Linell Conway
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Actor History

Christina Pickles (January 1970 to May 1972)



Former Secretary for Stanley "Stan" Norris"

Resides At

Unknown; left Springfield after recovering from a emotional breakdown

Marital Status


Past Marriages



Marion Conway (mother; deceased)



Flings & Affairs

Unknown; claimed to be lovers with Stanley "Stan" Norris and stated that they were to be married.

Crimes Committed

Stole one of Roger Thorpe's credit cards and bought a gun with it [August 1971]

Threatened to kill Stanley "Stan" Norris at an office party [September 1971]

Was suspected, by attorney Mike Bauer, of being Stanley’s killer (untrue, her mother was; [September 1971 - March 1972]

Brief Character History

Linell Conway was introduced, in 1970, as Springfield businessman, Stanley "Stan" Norris's dutiful but lonely secretary. Stanley was known to be a womanizer, but had recently married Nurse Leslie Jackson Bauer, whom Linell considered to be a country bumpkin. Linell was furious that Stanley married someone who Linell did not consider to be Stanley's equal. Linell lived with her elderly widowed mother, Marion, who worried about her daughter's neurotic delusions of becoming the next Mrs. Stanley Norris.

By the fall of 1971, Marion Conway was deeply concerned that Linell's hatred of Leslie was bordering on hysteria. Her suspicions seemed correct when Linell bought a gun and put it in her office desk drawer! In a pathetic move, Linell told Stanley that she was in love with him and they were meant to be together. Stanley's reaction to his loyal secretary was not one of compassion but, rather, of disgust and he fired Linell right the middle of an office party. Linell left vowing the ultimate revenge.

A few nights later (when Linell had yet to clear out her office desk), Stanley was found shot and murdered with a gun lying nearby. Leslie, who found Stanley’s body, picked up the gun and, unfortunately, was found by a disgruntled employee named Gil Mehren. Leslie was arrested and hired her former brother-in-law, Mike Bauer to represent her. Mike suspected that Linell was the murderer, but, initially, had no proo. The case against Leslie looked grim. The gun was no help since 1. there were no fingerprints -- obviously whoever had committed the crime had used gloves and, 2. the gun had been bought with one of Stanley's employees, Roger Thorpe's credit cards, yet Roger had an alibi for the night in question.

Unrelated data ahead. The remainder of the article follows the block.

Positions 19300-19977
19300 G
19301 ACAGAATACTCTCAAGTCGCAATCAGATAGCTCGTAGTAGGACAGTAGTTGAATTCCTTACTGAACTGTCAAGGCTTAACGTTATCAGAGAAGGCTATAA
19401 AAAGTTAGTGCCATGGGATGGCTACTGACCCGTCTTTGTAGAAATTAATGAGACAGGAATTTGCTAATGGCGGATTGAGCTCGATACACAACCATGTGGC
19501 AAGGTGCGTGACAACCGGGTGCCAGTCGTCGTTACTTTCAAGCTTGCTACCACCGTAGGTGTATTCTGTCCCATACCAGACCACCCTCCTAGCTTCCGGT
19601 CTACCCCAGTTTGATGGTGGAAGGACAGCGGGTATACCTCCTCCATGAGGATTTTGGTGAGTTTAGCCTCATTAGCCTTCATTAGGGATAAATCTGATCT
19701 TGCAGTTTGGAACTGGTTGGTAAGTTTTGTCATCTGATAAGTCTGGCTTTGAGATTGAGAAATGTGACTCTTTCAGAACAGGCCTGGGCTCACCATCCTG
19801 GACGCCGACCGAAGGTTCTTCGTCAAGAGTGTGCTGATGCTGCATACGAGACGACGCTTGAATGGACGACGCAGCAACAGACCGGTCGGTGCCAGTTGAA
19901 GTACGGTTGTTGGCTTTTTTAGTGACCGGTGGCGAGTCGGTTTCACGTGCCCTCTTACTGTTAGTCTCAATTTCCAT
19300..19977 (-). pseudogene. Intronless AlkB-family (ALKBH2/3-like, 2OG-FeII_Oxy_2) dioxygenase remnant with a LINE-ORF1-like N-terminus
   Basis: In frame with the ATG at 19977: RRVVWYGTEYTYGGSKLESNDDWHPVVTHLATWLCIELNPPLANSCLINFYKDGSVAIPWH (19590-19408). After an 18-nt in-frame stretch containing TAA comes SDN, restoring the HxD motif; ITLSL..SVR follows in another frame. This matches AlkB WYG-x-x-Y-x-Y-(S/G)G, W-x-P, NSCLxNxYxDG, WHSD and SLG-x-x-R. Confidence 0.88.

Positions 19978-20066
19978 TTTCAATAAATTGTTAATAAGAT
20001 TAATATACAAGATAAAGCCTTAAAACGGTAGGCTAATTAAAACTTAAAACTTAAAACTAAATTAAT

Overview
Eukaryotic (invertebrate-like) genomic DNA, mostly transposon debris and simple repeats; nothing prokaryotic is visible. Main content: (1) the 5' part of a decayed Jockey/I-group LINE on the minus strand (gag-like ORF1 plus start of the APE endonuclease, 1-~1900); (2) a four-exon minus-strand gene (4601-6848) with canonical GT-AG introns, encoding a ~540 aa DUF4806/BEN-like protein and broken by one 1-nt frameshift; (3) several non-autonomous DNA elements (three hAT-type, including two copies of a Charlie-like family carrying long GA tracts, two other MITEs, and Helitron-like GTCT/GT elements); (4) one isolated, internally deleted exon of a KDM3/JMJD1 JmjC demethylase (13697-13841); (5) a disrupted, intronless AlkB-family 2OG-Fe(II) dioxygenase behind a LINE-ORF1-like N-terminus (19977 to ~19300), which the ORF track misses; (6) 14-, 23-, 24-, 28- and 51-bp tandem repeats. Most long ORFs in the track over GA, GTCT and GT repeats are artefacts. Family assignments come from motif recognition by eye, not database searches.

Leslie Jackson Bauer Norris was put on trial and the trial was rough, with D.A. Ira Newton giving very little ground. It also didn't help that Mike's third wife, Charlotte Waring Bauer was doing her utmost to make sure Leslie (the woman Mike truly loved) was taken to prison and out of their lives forever! Finally, Mike stumbled across four clues about who the murderer was: First, he found out that the aim of the bullet would indicate that a woman had murdered Stanley (that didn't necessarily clear Leslie, but gave Mike some help). Next, one of the security guards at Stanley's office building told Mike that a woman wearing Linell Conway's coat was let into the building sometime during the evening. Later, Mike found out from the gun shop owner that a woman fitting Linell's description had bought the gun, claiming to be Roger Thorpe's wife. Finally, Mike found out about the fight between Linell and Stanley at the office party the week before Stanley's murder. With his information, Mike quickly put Linell on the witness stand.

However, before Mike put Linell on the witness stand, Linell found out some rather upsetting information about her mother: Apparently her mom, Marion, knew about the gun that Linell kept hidden it in her office desk. Linell, herself, found gloves in her mom’s possession that only appeared to have been worn once. Linell also learned that her mother found out about the argument she had with Stanley on the night of his murder. Linell’s suspicion proved to be correct, for while she was on the witness stand, Marion confessed to killing Stanley. After confessing that she’d killed Stanley because of the way he treated her daughter, Marion collapsed and died of a heart attack. As for Linell she had an emotional breakdown but later recovered and left Springfield for a new job and a new life.

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